What We Learnt From Singapore

What We Learnt From Singapore

There are a lot of things to discuss after the Singapore Grand Prix but only a few days to do it, so we better get stuck in before we return for the Japanese Grand Prix where we are likely to get more questions than answers once again. I have done my best to go through some of the major talking points below including my opinion on the matters in question.

Mercedes seem to have the third best chassis
There has been a lot of talk this season surrounding who has the best chassis design and whether Mercedes dominance is purely down to the extra power they have in their engine unit. After this weekend it seems as though questions have been answered, the Mercedes struggled around the Marina Bay Circuit throughout the entire weekend with only Hamilton out of the two drivers showing any sort of pace in the race before a broken clamp in the power unit cut his race short. Hamilton’s DNF left it for both Ferrari’s and the Red Bull of Daniel Ricciardo to battle it out at the Front which had echoes of the 2013 race. Despite Red Bull feeling this race would provide them the best chance of victory Ricciardo only managed to get close to Vettel during the safety car periods. From this I concluded that Ferrari seemingly have the best chassis for low-speed tracks so if they could somehow eek some extra power from their power unit they could really be battling week in week out for the top spot on the podium. Watch this space, Vettel hasn’t given up on the title just yet.

Singapore Security is very lax
I have seen various instances of spectators on the track in my time watching Formula One but never have I seen such a casual stroll down one of the fastest points on the track with no Marshall’s or security anywhere in sight.

To make matters worse for the security personnel, stewards and race organisers it seems anyone could have taken a walk onto the track if they so wished with no signs of anyone at any point around the track where there were access points to the track itself, sometimes these were right in front of spectator grandstands. The FIA has since demanded a full report from race organisers on how this was allowed to happen, I have no doubts there will be much tighter security next year. With safety at the forefront of everyone’s mind in Formula One this shows us we do not only need to make the cars safer but we have to limit the impact of outside factors that put drivers at spectators and risk.

Button on his way out
Speculation has been rife around Jenson Button the last few weeks on whether he will retire from the sport at the end of this season or give McLaren one more year of his time and this weekend for me was the point at which it became far clearer he does intend to step down once the season comes to a close. I have come to this conclusion due to the attitude of Button this weekend, his unwillingness to be drawn on whether he wants to stay in Formula One and his seemingly jovial mood. All of this does not resemble the Button I have seen desperate to win races and desperate to perform, he has only hung around this year to see what Honda could do and with it looking like the progress Honda may make is likely to be years instead of months I think that has made his mind up for him. I expect him to announce before the Japanese Grand Prix gets underway that he is retiring from the sport. I for one will be sad to see him go, I have grown up with Jenson on the grid and I will miss his fantastic attitude and appreciation for the sport not to mention his willingness to talk to fans and the media.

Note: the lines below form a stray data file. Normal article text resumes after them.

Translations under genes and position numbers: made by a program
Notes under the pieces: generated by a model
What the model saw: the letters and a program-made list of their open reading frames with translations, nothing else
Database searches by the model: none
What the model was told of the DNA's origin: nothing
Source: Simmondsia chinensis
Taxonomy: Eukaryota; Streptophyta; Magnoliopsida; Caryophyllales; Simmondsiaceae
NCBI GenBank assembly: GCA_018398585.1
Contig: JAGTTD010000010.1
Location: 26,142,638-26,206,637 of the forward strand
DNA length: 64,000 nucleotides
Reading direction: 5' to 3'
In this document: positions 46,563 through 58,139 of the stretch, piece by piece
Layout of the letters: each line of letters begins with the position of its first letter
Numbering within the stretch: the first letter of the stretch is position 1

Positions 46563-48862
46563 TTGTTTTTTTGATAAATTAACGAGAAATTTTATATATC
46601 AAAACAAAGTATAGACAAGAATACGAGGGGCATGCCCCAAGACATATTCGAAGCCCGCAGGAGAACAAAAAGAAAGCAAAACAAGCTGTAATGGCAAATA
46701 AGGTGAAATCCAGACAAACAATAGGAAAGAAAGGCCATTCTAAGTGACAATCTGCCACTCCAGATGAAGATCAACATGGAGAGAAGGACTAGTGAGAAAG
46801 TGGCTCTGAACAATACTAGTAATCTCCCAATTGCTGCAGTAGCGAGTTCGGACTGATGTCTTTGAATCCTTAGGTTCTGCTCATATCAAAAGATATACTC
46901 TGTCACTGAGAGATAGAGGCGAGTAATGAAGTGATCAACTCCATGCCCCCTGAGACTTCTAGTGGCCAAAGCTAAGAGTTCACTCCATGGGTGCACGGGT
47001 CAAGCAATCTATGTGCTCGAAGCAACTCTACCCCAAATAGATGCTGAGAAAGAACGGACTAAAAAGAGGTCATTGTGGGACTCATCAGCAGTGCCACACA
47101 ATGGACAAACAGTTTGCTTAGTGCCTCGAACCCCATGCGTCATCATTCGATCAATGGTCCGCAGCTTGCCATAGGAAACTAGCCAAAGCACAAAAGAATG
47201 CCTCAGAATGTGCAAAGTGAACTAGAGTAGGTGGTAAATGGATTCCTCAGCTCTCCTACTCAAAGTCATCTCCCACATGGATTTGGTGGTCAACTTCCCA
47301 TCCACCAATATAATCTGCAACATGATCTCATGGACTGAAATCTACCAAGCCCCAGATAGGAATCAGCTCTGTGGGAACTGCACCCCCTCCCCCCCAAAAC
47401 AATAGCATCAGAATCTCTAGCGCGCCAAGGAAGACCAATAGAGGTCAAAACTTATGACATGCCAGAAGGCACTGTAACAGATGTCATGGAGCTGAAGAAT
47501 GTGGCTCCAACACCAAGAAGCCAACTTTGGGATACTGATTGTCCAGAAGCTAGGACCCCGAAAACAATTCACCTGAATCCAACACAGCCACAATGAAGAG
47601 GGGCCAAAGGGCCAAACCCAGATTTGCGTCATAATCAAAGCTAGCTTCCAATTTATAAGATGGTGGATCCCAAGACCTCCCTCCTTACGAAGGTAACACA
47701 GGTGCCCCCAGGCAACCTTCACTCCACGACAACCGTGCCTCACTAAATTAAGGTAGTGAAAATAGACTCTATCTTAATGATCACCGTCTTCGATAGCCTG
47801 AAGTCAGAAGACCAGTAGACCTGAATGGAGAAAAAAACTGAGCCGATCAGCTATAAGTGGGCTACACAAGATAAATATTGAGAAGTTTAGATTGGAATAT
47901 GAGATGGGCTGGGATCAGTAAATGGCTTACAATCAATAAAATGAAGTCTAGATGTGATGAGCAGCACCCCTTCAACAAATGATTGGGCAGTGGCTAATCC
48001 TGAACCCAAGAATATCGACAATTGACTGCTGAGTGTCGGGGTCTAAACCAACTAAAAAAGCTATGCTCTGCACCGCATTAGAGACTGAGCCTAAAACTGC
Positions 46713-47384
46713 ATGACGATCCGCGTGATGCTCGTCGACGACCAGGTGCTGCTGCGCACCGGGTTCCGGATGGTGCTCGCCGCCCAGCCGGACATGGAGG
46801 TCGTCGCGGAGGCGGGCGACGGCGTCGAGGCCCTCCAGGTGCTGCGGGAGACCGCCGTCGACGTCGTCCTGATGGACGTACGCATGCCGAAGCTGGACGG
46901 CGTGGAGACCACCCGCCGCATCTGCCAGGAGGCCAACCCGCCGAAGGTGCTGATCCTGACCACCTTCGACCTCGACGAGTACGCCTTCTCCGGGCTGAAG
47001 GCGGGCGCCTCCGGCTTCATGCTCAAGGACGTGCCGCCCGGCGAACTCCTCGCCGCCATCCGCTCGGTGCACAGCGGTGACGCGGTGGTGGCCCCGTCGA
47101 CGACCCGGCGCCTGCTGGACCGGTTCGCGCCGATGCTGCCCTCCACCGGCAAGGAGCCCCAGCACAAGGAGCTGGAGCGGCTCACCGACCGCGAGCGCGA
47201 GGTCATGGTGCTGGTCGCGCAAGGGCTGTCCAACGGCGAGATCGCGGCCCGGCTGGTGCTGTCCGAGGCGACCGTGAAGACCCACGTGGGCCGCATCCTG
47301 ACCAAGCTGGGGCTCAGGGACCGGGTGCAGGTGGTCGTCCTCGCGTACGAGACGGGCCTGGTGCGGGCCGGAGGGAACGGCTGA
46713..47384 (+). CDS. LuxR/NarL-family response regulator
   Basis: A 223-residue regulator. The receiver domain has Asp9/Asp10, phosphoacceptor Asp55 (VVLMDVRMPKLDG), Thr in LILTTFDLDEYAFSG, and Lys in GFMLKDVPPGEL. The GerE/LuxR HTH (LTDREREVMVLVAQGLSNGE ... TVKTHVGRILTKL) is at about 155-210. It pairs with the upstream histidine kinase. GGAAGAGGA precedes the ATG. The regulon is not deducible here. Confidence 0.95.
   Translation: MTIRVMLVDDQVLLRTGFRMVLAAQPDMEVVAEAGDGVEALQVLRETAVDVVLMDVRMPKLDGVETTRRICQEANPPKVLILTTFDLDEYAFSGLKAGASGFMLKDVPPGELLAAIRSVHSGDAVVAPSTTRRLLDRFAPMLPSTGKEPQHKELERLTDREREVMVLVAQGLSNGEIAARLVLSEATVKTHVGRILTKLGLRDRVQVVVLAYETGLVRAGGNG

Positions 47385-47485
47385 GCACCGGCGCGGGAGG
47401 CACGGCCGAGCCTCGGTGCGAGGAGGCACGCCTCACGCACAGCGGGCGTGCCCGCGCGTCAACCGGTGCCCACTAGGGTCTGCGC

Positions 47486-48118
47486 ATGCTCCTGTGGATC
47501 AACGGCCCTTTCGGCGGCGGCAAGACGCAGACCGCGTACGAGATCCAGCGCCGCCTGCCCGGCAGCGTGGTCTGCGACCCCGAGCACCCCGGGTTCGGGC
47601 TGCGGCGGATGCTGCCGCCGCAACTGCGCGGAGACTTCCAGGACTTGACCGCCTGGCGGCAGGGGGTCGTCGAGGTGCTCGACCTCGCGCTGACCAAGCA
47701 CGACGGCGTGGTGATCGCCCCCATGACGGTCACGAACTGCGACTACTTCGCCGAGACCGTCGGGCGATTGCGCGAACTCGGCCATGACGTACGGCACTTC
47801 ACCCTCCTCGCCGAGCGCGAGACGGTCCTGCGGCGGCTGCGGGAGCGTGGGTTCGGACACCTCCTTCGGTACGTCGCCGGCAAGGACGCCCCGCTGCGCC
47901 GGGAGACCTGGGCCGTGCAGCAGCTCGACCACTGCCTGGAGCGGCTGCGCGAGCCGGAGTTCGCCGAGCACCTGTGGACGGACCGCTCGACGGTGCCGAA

Maldonado Money secures him yet another year
A very low-key announcement happened just 4 hours after the end of the Singapore Grand Prix with Lotus confirming Maldonado will be driving for them again next year, once again no doubt due to the huge financial backing he has that helps out the team year in year out. Not only does this confirm the most incident prone driver will continue to frustrate the other drivers but also that regardless of a Renault takeover Lotus plan to be on the Grid next year which is good for the sport no matter how you look at it.

Grosjean joining Haas
Grosjean has been strongly linked with Haas racing and with no announcement from Lotus regarding Grosjean it looks as though this could be looking increasingly likely, the only thing that could perhaps stop Grosjean joining Haas is a Renault takeover of Lotus. This would surely keep Grosjean at the team with him being French he is almost guaranteed number one driver status if he is to stick around. The driver market is far from over.

McLaren are going backwards
All season long McLaren have bellowed that the Singapore Grand Prix would be their best chance at scoring a good chunk of points, they even took engine penalties in earlier races to ensure they were not hampered for this one but despite that they recorded another double DNF.  Combine this with the news that Jenson Button is likely to leave at the end of the season and the huge drop in funds they will have next season, things seem to be going from bad to worse for the once dominant McLaren outfit and until Honda agree to get outside help with their engine issues I cannot see them turning this around anytime soon.

By: Chris Laker
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